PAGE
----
Today, I am pleased to present a guest post by Adam Pagnucco:
Money talks and people are talking about money. That’s the vibe in CD8, which could turn out to be the most expensive congressional race in Maryland history. Bethesda Magazine’s Lou Peck and the Washington Post’s Bill Turque have written about the overall numbers and individual donors in the race. Today, I dig deep into the data to reveal more details of the Democratic candidates’ fundraising.
First, the top-line numbers through the third quarter reported by Kathleen Matthews, Senator Jamie Raskin (D-20), Delegate Kumar Barve (D-17), Will Jawando, Delegate Ana Sol Gutierrez (D-18), David Anderson and former Montgomery County Council Member Valerie Ervin (who has withdrawn). Much of this has already been reported and it shows Matthews first, Raskin a close second and Barve third. With almost $3 million raised and more than two quarters to go, this race looks like a record breaker.
Unlike state and county contributions, federal contributions must be designated for the primary or the general. Among primary contributions, Matthews’ lead over Raskin grows slightly.
Burn rate is the percentage of money raised that has already been spent. Matthews’ burn rate (16%) is far lower than Raskin’s (25%) or Barve’s (35%). That reflects her strategy of saving up for television.
Matthews leads in big contributions. Her average individual contribution is nearly twice the amount of the rest of the field. Almost half of her fundraising has come from maximum individual contributions of $2,700 each. So far, Matthews has received more maximum checks than the rest of the field combined.
While Matthews has raised the most money, Raskin has a big edge in money raised in Maryland. In-state contributions have accounted for half of Raskin’s total, much higher than Matthews’ 23%. Barve’s in-state 45% ranks second, though he has raised less than half of Raskin’s total in Maryland.
Here’s a look at fundraising from individuals in selected communities. The top seven locations are the largest population centers in CD8. Matthews leads in Chevy Chase and (narrowly) in Potomac, but Raskin has the lead in most other places. The bottom seven locations are major sources of contributions outside CD8 and Matthews leads everywhere (including in D.C.). Interestingly, Matthews has raised more money from New York City than from Bethesda. Also, Matthews has raised more money from Los Angeles than from Silver Spring, Takoma Park, Rockville and Kensington combined. That reflects her ability to tap into the Democratic establishment’s national donor network.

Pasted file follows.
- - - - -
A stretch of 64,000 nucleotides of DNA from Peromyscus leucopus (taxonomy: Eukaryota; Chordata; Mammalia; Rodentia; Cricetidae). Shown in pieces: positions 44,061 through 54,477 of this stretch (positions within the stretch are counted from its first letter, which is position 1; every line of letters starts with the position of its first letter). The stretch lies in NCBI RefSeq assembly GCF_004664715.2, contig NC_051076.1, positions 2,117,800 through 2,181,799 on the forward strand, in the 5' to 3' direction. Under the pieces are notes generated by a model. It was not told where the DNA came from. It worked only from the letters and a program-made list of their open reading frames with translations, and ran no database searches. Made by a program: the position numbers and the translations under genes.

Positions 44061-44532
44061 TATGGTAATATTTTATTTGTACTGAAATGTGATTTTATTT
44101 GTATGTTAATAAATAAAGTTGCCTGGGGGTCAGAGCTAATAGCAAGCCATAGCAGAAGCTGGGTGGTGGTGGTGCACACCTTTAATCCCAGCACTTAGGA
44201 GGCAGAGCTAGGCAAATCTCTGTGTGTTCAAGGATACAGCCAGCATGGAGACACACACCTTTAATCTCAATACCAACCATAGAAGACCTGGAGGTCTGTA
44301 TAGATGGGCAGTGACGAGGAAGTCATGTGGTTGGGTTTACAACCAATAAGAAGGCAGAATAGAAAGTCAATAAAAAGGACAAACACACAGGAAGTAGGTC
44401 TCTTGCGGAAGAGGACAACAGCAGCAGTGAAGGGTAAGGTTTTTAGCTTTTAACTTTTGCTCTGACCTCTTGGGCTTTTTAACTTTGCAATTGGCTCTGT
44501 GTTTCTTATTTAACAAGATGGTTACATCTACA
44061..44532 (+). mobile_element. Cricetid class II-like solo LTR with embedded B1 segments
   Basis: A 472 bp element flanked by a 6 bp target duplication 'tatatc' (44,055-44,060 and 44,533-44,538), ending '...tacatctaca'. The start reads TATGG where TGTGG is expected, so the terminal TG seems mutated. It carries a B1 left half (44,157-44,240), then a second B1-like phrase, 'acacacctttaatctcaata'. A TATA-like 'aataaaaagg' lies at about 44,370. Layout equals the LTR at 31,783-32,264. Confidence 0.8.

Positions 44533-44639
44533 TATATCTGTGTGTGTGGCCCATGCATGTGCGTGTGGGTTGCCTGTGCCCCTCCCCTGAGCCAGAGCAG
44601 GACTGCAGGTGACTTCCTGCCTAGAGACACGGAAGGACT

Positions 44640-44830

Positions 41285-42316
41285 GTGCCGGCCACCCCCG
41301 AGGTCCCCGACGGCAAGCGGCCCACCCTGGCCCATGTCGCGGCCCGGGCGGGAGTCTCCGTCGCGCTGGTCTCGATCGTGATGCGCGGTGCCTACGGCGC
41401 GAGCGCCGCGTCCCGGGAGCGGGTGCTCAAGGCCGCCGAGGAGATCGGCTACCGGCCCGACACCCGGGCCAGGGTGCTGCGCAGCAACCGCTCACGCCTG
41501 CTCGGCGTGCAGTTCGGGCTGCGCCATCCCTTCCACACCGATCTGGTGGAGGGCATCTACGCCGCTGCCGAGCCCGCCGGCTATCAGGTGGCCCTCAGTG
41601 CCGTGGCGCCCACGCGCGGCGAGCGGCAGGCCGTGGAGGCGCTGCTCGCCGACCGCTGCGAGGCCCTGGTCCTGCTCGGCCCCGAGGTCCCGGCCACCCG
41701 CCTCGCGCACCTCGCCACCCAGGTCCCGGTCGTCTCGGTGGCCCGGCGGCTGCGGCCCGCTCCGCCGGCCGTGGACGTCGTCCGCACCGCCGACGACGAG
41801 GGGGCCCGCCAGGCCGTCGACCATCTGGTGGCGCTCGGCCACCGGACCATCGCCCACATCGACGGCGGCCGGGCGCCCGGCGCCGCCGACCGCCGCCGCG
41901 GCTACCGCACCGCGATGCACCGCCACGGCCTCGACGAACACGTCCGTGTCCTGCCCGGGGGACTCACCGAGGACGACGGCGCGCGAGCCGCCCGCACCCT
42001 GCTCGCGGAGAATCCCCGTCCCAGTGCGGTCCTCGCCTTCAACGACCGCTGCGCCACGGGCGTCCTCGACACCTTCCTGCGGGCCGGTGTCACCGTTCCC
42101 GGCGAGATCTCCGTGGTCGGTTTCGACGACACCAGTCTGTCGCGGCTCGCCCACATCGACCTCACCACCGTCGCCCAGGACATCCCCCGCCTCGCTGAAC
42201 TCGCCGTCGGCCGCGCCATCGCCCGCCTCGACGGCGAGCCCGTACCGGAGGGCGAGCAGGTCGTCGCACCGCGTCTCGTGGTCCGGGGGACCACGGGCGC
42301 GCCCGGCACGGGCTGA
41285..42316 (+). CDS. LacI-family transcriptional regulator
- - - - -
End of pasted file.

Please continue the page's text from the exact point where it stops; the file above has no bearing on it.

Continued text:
Here are a few takeaways from this data.
- Kathleen Matthews’ campaign was predicated on blowing away the rest of the field in fundraising. That is happening with the notable exception of Senator Jamie Raskin, who has so far remained close to her. One factor that could change that is if Matthews’ wealthy supporters open a Super PAC on her behalf. Super PACs are not supposed to coordinate directly with candidate campaigns, but they can raise unlimited contributions and spend them on both positive and negative communication. One can easily imagine twenty Matthews supporters each chipping in $100,000, thereby instantaneously bringing an extra $2 million into the race for their candidate.
- Senator Raskin’s strategy of community organizing is paying off big-time for his fundraising. He is leading or nearly tied in fundraising in every populous CD8 community except Chevy Chase and his relatively low average contribution rate leaves plenty of room for repeat contributions. His two biggest challenges are countering Matthews’ likely appeal to women and what happens to his campaign once he has to go back to Annapolis for session next January.
- The other candidates are either plainly non-viable or on the verge of getting there because they have not been able to keep up in the money race. That may have been a factor behind the Sierra Club’s endorsement of Senator Raskin. Delegate Barve is the Chair of the House Environment and Transportation Committee and that gives him enormous ability to shape state environmental legislation. He has been a serious player on a wide range of environmental issues that long predates Senator Raskin’s service in the General Assembly. The Sierra Club faced a tough choice between the two candidates from the perspective of policy and record, but they chose to jump in for Raskin. That’s not a knock on Barve, but more likely a judgment that Raskin is a stronger choice to take on Matthews. If more progressive groups make that kind of decision, the race will consolidate into a two-person contest between Matthews and Raskin.
And if that happens, here is the key question that will determine who wins. What will matter more? Senator Raskin’s large, enthusiastic and growing grassroots network? Or Kathleen Matthews’ fundraising prowess, media skills and membership in the electorate’s largest sub-component, white women? Your guess is as good as mine!